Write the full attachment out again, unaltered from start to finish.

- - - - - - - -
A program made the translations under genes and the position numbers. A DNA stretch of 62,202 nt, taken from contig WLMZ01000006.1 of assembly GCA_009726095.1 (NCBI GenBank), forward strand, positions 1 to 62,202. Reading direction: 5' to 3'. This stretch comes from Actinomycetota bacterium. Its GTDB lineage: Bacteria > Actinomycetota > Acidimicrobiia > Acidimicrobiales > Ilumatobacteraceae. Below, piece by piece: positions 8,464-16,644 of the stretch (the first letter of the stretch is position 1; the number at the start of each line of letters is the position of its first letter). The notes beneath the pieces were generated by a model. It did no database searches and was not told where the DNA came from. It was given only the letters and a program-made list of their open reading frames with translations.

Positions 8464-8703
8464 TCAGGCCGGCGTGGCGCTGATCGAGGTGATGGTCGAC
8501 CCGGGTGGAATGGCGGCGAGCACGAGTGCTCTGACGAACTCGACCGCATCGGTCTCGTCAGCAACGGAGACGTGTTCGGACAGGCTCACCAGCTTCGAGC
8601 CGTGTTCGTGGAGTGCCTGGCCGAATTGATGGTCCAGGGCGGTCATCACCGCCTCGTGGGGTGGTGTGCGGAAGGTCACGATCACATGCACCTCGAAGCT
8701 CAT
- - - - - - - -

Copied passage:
A program made the translations under genes and the position numbers. A DNA stretch of 62,202 nt, taken from contig WLMZ01000006.1 of assembly GCA_009726095.1 (NCBI GenBank), forward strand, positions 1 to 62,202. Reading direction: 5' to 3'. This stretch comes from Actinomycetota bacterium. Its GTDB lineage: Bacteria > Actinomycetota > Acidimicrobiia > Acidimicrobiales > Ilumatobacteraceae. Below, piece by piece: positions 8,464-16,644 of the stretch (the first letter of the stretch is position 1; the number at the start of each line of letters is the position of its first letter). The notes beneath the pieces were generated by a model. It did no database searches and was not told where the DNA came from. It was given only the letters and a program-made list of their open reading frames with translations.

Positions 8464-8703
8464 TCAGGCCGGCGTGGCGCTGATCGAGGTGATGGTCGAC
8501 CCGGGTGGAATGGCGGCGAGCACGAGTGCTCTGACGAACTCGACCGCATCGGTCTCGTCAGCAACGGAGACGTGTTCGGACAGGCTCACCAGCTTCGAGC
8601 CGTGTTCGTGGAGTGCCTGGCCGAATTGATGGTCCAGGGCGGTCATCACCGCCTCGTGGGGTGGTGTGCGGAAGGTCACGATCACATGCACCTCGAAGCT
8701 CAT